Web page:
With reference to FIG. I, the system includes a source of monochromatic light 10. If the light is incoherent in nature, the source should closely approximate a point source and conventional masks, for example the type shown in FIG. 4 at 52, may be employed to facilitate this. Such auxiliary components are unnecessary where a source of coherent light (a l-leNe laser, for example) is employed. A collimating lens 12 is used with a source of incoherent light, the source being positioned at the focal point of lens 12, so that a group of parallel rays 14 emanate from the lens. A group of parallel rays from a coherent light source are located as desired by conventional means, for example, with an aspheric corrector for the Gaussian intensity distribution of the uniphase T EMoo mode, yielding an intensity distribution of uniform cross section. The specimen 16 is positioned in the group of parallel light rays. The specimen can include either a relatively transparent pattern on a relatively opaque background or a relatively opaque pattern ona rcltaivcly transparent background. A converging lens 18 then focuses the light energy transmitted through specimen 16 through a diffraction plane 20 (at the focal point of lens 18).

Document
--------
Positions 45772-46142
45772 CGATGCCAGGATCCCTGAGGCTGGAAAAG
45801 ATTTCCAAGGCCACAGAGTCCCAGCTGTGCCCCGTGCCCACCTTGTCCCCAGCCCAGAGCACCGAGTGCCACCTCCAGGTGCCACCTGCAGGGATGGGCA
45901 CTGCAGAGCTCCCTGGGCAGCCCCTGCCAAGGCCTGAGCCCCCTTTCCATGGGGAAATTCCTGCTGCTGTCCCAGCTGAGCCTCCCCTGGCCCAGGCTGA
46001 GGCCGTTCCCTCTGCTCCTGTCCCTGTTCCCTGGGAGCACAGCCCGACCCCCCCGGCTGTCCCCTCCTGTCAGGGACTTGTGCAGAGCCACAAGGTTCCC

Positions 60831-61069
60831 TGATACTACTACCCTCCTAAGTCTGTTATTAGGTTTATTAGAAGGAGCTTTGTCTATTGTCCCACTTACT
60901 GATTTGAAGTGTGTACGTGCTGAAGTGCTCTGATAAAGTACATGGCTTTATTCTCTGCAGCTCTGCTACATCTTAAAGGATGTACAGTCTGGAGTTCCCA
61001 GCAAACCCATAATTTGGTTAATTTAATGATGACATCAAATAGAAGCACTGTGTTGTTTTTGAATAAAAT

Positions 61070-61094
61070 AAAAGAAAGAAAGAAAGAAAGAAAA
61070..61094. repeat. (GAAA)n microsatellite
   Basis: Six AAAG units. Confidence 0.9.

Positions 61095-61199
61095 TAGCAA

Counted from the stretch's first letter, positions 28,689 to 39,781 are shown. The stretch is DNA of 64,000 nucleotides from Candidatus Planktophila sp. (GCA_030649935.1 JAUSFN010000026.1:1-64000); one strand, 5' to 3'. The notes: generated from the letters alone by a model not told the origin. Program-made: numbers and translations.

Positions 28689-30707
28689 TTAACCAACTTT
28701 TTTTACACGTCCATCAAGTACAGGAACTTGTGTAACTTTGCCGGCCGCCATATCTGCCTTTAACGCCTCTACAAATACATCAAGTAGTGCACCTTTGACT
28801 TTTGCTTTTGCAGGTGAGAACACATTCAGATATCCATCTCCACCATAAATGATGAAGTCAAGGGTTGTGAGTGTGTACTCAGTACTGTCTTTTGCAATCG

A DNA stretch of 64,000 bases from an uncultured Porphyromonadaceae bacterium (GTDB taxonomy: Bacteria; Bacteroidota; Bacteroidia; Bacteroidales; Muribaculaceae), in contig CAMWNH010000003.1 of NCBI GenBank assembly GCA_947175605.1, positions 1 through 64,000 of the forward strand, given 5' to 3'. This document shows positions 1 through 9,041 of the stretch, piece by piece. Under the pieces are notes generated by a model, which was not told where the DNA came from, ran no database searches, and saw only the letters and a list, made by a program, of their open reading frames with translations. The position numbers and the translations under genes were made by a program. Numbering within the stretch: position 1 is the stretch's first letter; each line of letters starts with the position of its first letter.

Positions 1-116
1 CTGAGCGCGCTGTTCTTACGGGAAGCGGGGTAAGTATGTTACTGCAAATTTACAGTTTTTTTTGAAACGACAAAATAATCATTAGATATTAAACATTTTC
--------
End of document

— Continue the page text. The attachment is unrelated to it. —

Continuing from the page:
In this diffraction plane a Frannhofer diffraction pattern of the specimen pattern is formed. This diffraction pattern is characterized by its registration invarient characteristics. That is, the diffraction pattern formed by a particular specimen pattern is always of the same configuration and located at the same point in the diffraction plane independent of the rectangular coordinate location of the specimen pattern in the beam 14 of parallel rays. The diffraction pattern location is centered on the optical axis 22 of the system.